- mass (6)
- material (9)
- member (9)
- method (36)
- model (27)
- mooring system (12)
- motion (15)
- nonlinear (9)
- number (10)
- Offshore (27)
- offshore pipeline (7)
- Offshore Structure (10)
- oilfield chemistry (6)
- order (7)
- parameter (11)
- pile (8)
- plate (7)
- platform (7)
- power (9)
- pressure (14)
- probability (6)
- problem (12)
- program (7)
- region (8)
- reservoir simulation (8)
- Response (13)
- result (37)
- ship (7)
- solution (13)
- specimen (12)
- speed (6)
- steel (13)
- stiffness (8)
- strength (20)
- stress (27)
- structure (35)
- study (8)
- sub-sea system (38)
- subsea system (38)
- surface (26)
- system (17)
- Table (9)
- temperature (16)
- Tension (10)
- test (18)
- theory (7)
- Thickness (6)
- time (7)
- turbine (6)
- type (7)
- value (24)
- velocity (19)
- vibration (7)
- water (25)
- Wave (54)
- Welding (7)

**Industry**

**Oilfield Places**

**Technology**

**File Type**

Dynamic behaviors of a submerged tension-moored structure with a pressurized air-chamber under wave action and wave transformations are investigated theoretically and experimentally. The rolling, heaving and swaying of the floating structure, wave reflection and transmission, and air pressure in the chamber are theoretically formulated with consideration of the compressibility of air. The validity of the newly developed theory is verified by two-dimensional hydraulic experiments.

So far, a lot of researches have been conducted on the dynamic responses of semi-submerged moored floating structures such as semi-submersible platforms (DeBoom,et al.,1983), floating breakwaters (Fugazza and Natale, 1988) and floating storage tanks (Naftzger and Chakrabarti, 1980), and wave transformations in the wave field. A lot of the useful information and knowledge for designing and constructing the structures have been accumulated. In contrast, very few researches on dynamic behaviors of submerged moored structure and wave transformation have been carried out and many problems are left to be solved. The submerged moored floating structure such as a submerged moored breakwater can control the wave reflection and transmission better than semi-submerged ones(Iwata,et al.,1988). In addition, the submerged structure is pointed out to be better than the semisubmerged structure in seascaping in the near shore zone, since the crown height of the former is bellow the sea level. With this background, this paper is intended to ,deal with a submerged tension-moored structure having a pressurized air-chamber and to investigate theoretically and experimentally the dynamic responses of the structure to waves and wave transmission and reflection. The major advantage of the structure with the pressurized air-chamber lies in easy control of the natural frequency of the structure only by adjusting the air pressure in the air-chamber. Secondary, two-dimensional laboratory experiments are performed to discuss the validity of the proposed theory.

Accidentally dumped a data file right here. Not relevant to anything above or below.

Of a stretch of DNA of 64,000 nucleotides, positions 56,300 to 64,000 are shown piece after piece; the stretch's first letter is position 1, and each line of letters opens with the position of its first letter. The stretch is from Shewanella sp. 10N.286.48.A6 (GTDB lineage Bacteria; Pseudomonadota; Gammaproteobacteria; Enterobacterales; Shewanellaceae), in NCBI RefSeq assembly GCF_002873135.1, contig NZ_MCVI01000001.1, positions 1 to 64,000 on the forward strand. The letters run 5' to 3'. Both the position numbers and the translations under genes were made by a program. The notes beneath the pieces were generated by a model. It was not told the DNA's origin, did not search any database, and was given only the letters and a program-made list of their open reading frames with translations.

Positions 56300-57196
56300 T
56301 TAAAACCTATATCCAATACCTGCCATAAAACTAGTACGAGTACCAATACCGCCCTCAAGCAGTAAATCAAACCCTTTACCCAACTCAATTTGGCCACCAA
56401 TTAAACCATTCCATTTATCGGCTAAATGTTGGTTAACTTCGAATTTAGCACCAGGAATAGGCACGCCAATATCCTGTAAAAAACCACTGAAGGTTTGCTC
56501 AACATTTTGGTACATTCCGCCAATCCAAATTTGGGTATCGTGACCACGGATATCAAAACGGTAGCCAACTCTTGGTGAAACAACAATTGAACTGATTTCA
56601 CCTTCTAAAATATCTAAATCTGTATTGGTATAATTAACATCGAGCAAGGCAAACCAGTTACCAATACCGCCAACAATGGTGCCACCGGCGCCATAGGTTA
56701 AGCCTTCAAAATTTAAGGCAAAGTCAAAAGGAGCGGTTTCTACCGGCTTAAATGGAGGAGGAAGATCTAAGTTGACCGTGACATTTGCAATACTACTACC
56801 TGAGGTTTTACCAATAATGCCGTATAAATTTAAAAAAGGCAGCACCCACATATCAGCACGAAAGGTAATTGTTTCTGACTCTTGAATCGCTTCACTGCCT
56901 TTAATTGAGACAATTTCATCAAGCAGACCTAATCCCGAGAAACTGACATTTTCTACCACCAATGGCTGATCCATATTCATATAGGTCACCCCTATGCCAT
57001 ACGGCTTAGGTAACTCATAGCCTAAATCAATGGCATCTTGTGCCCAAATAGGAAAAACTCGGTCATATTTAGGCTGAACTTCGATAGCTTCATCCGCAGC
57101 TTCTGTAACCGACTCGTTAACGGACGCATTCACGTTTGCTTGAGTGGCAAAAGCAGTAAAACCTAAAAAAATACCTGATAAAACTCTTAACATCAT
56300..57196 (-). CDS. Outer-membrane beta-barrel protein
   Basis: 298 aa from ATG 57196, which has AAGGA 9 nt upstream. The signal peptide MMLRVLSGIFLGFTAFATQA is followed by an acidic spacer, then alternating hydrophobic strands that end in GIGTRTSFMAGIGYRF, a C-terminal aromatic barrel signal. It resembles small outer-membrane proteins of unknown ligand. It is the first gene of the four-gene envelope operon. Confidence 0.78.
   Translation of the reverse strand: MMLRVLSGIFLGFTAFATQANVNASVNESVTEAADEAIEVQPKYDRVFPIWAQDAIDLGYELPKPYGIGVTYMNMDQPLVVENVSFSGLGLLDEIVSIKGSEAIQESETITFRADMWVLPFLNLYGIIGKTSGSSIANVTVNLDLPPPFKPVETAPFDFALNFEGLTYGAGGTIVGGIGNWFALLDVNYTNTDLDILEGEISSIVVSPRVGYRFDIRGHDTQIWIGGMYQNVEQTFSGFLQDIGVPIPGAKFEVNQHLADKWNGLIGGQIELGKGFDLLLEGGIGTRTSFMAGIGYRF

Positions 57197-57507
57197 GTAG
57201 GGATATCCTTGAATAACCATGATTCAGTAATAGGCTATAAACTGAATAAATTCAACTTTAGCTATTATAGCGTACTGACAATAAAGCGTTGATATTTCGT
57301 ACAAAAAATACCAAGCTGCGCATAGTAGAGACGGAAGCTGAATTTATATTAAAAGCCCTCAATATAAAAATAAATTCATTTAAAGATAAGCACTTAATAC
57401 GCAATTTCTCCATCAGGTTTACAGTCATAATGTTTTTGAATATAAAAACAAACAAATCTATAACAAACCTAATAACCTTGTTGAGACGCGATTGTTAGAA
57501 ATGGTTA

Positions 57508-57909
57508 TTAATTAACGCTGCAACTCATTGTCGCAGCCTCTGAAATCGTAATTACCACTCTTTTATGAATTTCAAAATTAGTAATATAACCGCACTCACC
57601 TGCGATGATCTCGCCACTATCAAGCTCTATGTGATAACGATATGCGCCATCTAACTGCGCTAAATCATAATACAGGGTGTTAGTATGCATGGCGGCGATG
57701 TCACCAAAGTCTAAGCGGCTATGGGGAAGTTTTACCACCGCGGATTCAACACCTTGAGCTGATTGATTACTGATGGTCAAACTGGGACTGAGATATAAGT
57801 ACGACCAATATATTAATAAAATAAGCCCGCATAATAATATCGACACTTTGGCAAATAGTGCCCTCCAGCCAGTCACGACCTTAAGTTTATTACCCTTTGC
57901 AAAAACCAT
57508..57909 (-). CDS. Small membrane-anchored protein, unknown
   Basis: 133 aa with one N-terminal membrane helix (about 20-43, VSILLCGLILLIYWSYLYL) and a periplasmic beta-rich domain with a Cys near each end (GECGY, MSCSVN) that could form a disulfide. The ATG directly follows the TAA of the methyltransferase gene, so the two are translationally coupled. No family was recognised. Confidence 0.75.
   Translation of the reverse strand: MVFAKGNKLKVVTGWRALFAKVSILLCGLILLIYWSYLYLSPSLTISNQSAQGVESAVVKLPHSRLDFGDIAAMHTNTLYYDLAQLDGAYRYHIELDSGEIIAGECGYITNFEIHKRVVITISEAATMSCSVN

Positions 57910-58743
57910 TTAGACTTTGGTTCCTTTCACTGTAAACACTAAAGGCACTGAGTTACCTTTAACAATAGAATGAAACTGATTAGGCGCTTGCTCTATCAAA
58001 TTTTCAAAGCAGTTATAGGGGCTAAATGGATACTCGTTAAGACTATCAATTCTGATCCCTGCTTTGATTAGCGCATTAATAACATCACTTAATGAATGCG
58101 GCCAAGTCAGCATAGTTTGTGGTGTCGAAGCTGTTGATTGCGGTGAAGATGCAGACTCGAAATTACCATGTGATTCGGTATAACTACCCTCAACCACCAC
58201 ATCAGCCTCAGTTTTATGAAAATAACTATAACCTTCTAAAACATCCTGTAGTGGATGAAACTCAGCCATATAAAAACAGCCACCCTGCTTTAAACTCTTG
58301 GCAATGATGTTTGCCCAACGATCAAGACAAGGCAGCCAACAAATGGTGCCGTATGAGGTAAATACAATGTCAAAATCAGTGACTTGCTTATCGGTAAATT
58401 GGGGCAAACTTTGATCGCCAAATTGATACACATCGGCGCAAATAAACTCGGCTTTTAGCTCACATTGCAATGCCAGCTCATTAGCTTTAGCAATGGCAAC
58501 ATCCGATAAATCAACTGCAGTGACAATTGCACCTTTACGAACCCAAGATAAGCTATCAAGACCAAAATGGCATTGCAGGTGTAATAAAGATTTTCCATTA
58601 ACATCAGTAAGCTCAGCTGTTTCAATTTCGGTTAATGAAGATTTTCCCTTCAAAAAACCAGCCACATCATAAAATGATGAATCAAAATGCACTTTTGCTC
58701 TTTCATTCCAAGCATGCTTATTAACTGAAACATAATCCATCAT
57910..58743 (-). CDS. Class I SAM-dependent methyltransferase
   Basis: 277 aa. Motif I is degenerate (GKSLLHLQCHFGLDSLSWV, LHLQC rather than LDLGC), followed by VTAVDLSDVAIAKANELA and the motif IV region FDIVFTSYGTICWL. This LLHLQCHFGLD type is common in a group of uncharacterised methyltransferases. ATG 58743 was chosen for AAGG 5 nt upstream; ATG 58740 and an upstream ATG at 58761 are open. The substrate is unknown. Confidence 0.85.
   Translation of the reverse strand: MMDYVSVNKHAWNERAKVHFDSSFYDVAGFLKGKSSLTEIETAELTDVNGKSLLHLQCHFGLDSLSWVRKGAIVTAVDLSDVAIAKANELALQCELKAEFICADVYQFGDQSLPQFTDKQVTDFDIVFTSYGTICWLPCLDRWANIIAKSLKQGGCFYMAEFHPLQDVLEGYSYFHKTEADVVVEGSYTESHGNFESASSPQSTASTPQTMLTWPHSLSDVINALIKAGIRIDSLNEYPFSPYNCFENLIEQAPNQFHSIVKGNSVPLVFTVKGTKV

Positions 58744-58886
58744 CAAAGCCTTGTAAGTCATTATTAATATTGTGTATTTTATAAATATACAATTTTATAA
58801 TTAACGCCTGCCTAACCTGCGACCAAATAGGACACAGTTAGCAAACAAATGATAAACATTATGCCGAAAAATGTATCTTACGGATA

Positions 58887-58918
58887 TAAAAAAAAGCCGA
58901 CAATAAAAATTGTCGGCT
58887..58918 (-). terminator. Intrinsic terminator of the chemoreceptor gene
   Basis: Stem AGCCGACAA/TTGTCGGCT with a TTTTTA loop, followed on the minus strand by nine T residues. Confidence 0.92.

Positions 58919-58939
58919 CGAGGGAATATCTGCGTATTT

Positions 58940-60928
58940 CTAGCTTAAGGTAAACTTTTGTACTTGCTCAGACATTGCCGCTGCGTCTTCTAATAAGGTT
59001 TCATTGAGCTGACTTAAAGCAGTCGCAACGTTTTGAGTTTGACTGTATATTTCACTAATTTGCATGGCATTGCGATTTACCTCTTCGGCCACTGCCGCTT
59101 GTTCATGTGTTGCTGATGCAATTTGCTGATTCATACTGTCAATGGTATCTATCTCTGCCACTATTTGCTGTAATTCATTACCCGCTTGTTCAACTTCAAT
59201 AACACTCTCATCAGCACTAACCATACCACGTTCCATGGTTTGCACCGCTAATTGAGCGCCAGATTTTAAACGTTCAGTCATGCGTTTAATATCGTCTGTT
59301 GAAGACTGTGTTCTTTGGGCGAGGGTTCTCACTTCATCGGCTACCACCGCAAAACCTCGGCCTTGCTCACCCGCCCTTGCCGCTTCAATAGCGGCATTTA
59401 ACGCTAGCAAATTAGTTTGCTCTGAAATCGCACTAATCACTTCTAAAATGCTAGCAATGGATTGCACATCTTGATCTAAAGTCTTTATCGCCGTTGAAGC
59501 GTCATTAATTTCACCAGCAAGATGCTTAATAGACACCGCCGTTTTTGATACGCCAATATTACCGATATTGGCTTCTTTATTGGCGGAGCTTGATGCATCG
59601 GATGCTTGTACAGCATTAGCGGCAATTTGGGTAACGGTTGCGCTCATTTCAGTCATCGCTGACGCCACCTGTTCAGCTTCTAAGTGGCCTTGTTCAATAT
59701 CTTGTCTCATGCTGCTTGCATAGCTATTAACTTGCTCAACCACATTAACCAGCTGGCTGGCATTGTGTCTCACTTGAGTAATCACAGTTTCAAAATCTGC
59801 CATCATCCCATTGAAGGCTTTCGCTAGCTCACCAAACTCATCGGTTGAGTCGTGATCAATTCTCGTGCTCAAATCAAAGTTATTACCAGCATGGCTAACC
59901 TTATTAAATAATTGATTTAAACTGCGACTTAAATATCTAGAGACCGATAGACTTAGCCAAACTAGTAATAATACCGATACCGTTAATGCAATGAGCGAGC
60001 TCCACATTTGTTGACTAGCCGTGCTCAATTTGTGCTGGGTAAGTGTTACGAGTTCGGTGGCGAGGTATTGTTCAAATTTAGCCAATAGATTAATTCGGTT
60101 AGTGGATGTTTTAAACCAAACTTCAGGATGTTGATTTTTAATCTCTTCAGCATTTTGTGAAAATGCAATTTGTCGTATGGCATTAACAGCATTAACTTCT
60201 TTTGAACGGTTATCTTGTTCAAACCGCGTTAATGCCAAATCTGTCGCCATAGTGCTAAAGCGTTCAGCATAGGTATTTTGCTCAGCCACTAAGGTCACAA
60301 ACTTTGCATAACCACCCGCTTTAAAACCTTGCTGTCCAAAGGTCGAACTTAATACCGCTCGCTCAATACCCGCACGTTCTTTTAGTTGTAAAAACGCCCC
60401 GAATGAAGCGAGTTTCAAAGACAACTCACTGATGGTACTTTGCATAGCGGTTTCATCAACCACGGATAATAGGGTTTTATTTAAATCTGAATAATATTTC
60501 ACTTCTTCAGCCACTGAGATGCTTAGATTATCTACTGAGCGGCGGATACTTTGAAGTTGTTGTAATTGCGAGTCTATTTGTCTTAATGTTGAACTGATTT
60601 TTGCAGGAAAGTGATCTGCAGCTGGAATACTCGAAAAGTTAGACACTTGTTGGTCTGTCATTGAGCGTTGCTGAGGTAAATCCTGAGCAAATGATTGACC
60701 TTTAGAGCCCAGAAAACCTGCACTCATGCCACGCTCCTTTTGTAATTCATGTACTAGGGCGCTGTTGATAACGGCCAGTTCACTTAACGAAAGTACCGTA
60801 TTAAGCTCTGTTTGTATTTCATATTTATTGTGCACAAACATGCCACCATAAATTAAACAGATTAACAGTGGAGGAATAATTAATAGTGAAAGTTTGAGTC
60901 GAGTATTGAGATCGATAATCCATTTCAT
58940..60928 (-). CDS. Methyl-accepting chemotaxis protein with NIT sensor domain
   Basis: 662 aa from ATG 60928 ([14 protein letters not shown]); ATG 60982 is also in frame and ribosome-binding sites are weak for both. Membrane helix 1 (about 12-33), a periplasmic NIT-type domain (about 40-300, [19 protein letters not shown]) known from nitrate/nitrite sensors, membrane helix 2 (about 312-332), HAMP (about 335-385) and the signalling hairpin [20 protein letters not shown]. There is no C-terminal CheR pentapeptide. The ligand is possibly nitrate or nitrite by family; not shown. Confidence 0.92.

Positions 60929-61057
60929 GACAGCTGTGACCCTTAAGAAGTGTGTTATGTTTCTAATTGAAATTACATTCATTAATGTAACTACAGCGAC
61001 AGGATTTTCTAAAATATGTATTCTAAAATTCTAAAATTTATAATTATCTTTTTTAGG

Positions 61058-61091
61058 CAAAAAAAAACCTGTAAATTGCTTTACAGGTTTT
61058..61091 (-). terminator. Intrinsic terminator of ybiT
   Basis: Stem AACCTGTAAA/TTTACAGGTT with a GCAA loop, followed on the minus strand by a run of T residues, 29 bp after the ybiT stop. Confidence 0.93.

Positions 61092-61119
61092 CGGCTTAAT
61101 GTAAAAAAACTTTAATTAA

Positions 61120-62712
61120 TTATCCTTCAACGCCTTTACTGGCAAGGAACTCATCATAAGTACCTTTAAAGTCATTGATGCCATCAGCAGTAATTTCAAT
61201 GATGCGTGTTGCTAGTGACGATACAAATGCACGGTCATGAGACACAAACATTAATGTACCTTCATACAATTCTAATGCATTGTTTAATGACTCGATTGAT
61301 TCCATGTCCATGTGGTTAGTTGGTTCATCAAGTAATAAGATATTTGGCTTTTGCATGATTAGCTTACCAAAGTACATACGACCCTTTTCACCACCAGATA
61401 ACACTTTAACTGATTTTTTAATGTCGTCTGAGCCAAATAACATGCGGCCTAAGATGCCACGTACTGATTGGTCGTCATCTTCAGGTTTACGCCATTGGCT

ISOPE-P-90-094

The First ISOPE Pacific/Asia Offshore Mechanics Symposium

SPE Disciplines: Facilities Design, Construction and Operation > Offshore Facilities and Subsea Systems > Mooring systems (0.90)

The variability of pressures resulting from plunging wave impact on a smooth vertical cylinder is examined. Based on laboratory measurements the fluctuations in the pressure characteristics are found to be associated with two main factors; one is the significant shift in the wave breaking location relative to the cylinder location and the other is the randomness of the wave breaking kinematics and the trapped air dynamics. The variation of the peak pressure magnitudes associated with the latter is presented. Both the mean characteristics and the probability distributions are examined.

In the design of offshore structures one is often seeking an estimate of the extreme wave loads. It is long known that such a loading can result from waves breaking onto the structure. Research in recent years (e.g. Sawaragi and Nocmno 1984, Kjeldsen et.al. 1986. Chan and Melville 1987, 1988, Basco and Niedzwecki 1989, and Tan et.al. 1989) have in fact shown that wave impact forces can be more than two times higher than non-impact forces from waves of comparable amplitudes. Moreover, the corresponding impact pressures can be more than ten times higher compared to non-impact pressures. These impact loads are highly impulsive and transient in nature and the physics of the impact process is complex. In a hostile ocean environment, particularly during store weather the chances of encountering such wave impacts are very high. Consequently, a good knowledge of the mechanics and dynamics of wave impact is essential especially when the overall objective is to produce a safe and economical structure. Also, plunging wave impact occurs not at one critical structure location relative to the wave breaking location, but over a range of locations within the region of wave breaking Chan and Melville 1987,1988, Tan et.al. (1989).

ISOPE-P-90-072

The First ISOPE Pacific/Asia Offshore Mechanics Symposium

With 14 samples of various chemical compositions of 12% Cr steel and one 1% CrMoV steel, the effect of back stress on creep rate was studied in relation with activation energy and stress exponent. Back stress is depended on applied stress and temperature. The equation can be formulated. Effective stress exponent, ηο is not fixed value for all materials as reported but strong dependence of temperature and microstructure ηο value represents the stability of a material at the elevated temperature and no value is expected to be a criterion of stability of material in the other atmospheres. Elements of Nb, Zr, Ti, W, La, Pd and Ru are found to be effective to form very stable microstructure in 12% Cr steel and the elements are expected to improve creep rupture strength.